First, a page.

Longitudinal Examples


The longitudinal dataset is a summary of main pings. If you're not sure which dataset to use for your query, this is probably what you want. It differs from the main_summary table in two important ways:

  • The longitudinal dataset groups all data for a client-id in the same row. This makes it easy to report profile level metrics. Without this deduplicating, metrics would be weighted by the number of submissions instead of by clients.
  • The dataset uses a 1% of all recent profiles, which will reduce query computation time and save resources. The sample of clients will be stable over time.

Accordingly, one should prefer using the Longitudinal dataset except in the rare case where a 100% sample is strictly necessary.

As discussed in the Longitudinal Data Set Example Notebook:

The longitudinal dataset is logically organized as a table where rows
represent profiles and columns the various metrics (e.g. startup time). Each
field of the table contains a list of values, one per Telemetry submission
received for that profile. [...]

The current version of the longitudinal dataset has been build with all
main pings received from 1% of profiles across all channels with [...] up to
180 days of data.

Table structure

To get an overview of the longitudinal data table:

DESCRIBE longitudinal

That table has a row for each client, with columns for the different parts of the ping. There are a lot of fields here, so I recommend downloading the results as a CSV if you want to search through these fields. Unfortunately, there's no way to filter the output of DESCRIBE in Presto.

Because this table combines all rows for a given client id, most columns contain either Arrays or Maps (described below). A few properties are directly available to query on:

SELECT count(*) AS count
FROM longitudinal
WHERE os = 'Linux'


Most properties are arrays, which contain one entry for each submission from a given client (newest first). Note that indexing starts at 1:

SELECT reason[1] AS newest_reason
FROM longitudinal
WHERE os = 'Linux'

To expand arrays and maps and work on the data row-wise we can use UNNEST(array).

WITH lengths AS
  (SELECT os, greatest(-1, least(31, sl / (24*60*60))) AS days
   FROM longitudinal
   CROSS JOIN UNNEST(session_length, reason) AS t(sl, r)
   WHERE r = 'shutdown' OR r = 'aborted-session')
SELECT os, days, count(*) AS count
FROM lengths
GROUP BY days, os ORDER BY days ASC

However, it may be better to use a sample from the main_summary table instead.



Some fields like active_addons or user_prefs are handled as maps, on which you can use the [] operator and special functions:

  (SELECT active_addons[1]['{d10d0bf8-f5b5-c8b4-a8b2-2b9879e08c5d}']
            IS NOT null AS has_adblockplus
   FROM longitudinal)
SELECT has_adblockplus, count(*) AS count



While composing queries, it can be helpful to work on small samples to reduce query runtime:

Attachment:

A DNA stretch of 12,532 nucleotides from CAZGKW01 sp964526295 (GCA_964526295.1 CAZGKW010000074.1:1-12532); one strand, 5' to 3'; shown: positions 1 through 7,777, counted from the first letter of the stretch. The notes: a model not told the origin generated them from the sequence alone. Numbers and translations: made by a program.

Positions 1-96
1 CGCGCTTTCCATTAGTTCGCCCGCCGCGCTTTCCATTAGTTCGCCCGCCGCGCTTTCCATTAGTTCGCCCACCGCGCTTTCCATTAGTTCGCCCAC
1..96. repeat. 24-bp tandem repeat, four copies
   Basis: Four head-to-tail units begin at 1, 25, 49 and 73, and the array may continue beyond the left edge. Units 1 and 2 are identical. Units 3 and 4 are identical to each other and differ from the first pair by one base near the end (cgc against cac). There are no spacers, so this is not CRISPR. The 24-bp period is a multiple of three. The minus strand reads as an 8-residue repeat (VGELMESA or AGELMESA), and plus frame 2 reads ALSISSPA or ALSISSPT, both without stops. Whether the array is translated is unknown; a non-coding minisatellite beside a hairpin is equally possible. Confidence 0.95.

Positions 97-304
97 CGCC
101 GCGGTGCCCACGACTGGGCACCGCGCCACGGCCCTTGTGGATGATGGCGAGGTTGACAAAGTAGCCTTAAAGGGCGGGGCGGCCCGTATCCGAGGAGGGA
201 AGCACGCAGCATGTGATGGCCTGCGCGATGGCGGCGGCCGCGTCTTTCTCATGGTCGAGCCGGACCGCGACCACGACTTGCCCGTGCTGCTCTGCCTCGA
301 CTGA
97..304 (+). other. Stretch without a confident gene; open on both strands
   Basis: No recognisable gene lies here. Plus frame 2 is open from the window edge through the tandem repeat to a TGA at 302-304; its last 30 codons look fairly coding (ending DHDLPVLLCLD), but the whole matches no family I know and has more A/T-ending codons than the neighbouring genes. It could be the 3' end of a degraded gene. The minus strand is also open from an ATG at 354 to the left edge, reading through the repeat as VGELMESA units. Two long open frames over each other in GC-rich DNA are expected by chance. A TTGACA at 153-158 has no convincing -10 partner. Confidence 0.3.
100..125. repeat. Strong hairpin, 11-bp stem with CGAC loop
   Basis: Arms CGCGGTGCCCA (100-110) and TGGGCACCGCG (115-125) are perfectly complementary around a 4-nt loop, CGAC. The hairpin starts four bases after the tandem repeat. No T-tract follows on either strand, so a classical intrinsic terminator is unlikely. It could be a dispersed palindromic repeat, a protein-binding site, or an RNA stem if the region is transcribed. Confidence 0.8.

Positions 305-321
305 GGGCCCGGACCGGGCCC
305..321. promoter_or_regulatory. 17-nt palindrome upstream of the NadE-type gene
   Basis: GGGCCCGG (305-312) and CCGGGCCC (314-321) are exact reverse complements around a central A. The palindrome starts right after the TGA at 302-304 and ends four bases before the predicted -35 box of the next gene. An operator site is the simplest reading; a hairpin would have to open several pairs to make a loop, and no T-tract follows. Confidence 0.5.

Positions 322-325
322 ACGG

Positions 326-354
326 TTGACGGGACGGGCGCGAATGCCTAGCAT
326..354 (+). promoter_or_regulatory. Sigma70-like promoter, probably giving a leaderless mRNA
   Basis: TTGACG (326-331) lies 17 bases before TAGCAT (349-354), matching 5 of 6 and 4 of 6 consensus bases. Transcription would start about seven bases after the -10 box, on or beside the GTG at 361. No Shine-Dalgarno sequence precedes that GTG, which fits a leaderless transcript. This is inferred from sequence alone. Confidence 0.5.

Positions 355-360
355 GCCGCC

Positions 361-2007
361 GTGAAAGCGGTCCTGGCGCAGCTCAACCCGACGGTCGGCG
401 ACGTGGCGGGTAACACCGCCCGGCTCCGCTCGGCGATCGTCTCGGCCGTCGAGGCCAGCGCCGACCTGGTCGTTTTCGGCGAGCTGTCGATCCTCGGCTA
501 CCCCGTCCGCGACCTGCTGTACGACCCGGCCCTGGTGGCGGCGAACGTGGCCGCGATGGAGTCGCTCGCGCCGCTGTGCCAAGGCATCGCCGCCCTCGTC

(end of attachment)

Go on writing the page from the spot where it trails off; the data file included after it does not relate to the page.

SELECT * FROM longitudinal LIMIT 1000 ...

There's no need to use other sampling methods, such as TABLESAMPLE, on the longitudinal set. Rows are randomly ordered, so a LIMIT sample is expected to be random.

Example Queries

Blocklist URLs (extensions.blocklist.url)

  (SELECT element_at(settings, 1).user_prefs['extensions.blocklist.url'] AS bl
   FROM longitudinal)

Blocklist enabled/disabled (extensions.blocklist.enabled) count:

  (SELECT element_at(settings, 1).blocklist_enabled AS bl
   FROM longitudinal)

Parsing most recent submission_date

SELECT DATE_PARSE(submission_date[1], '%Y-%m-%dT00:00:00.000Z') as parsed_submission_date
FROM longitudinal

Limiting to most recent ping in the last 7 days

SELECT * FROM longitudinal
WHERE DATE_DIFF('day', DATE_PARSE(submission_date[1], '%Y-%m-%dT00:00:00.000Z'), current_date) < 7

Scalar measurement (how many users with more than 100 tabs)

WITH samples AS
   normalized_channel as channel,
   mctc.value AS max_concurrent_tabs
  FROM longitudinal
  CROSS JOIN UNNEST(scalar_parent_browser_engagement_max_concurrent_tab_count) as t (mctc)
   scalar_parent_browser_engagement_max_concurrent_tab_count is not null and
   mctc.value is not null and
   normalized_channel = 'nightly')
SELECT approx_distinct(client_id) FROM samples WHERE max_concurrent_tabs > 100

Keyed scalars

Retrieve all the keys for a given scalar and sum all values for each key giving one row per key:

SELECT t.key as open_type,
       SUM(REDUCE(t.val, 0, (s, x) -> s + COALESCE(x.value, 0), s -> s)) as open_count,
       normalized_channel AS "channel::multi-filter"
FROM longitudinal
CROSS JOIN UNNEST(scalar_parent_devtools_responsive_open_trigger) AS t(key, val)
GROUP BY t.key, normalized_channel

This query also makes use of multi-filter to show an interactive filter in Re:dash.

This query requires a modern version of Presto, and because of this it currently with the Presto data source but it doesn't work with the Athena data source.

Using Views

If you find yourself copy/pasting SQL between different queries, consider using a Presto VIEW to allow for code reuse. Views create logical tables which you can reuse in other queries. For example, this view defines some important filters and derived variables which are then used in this downstream query.

You can define a view by prefixing your query with


Be careful not to overwrite an existing view! Using a unique name is important.

Find more information here.

Working offline

It's often useful to keep a local sample of the longitudinal data when prototyping an analysis. The data is stored in s3://telemetry-parquet/longitudinal/. Once you have AWS credentials you can copy a shard of the parquet dataset to a local directory using aws s3 cp [filename] .

To request AWS credentials, see this page. To initialize your AWS credentials, try aws configure


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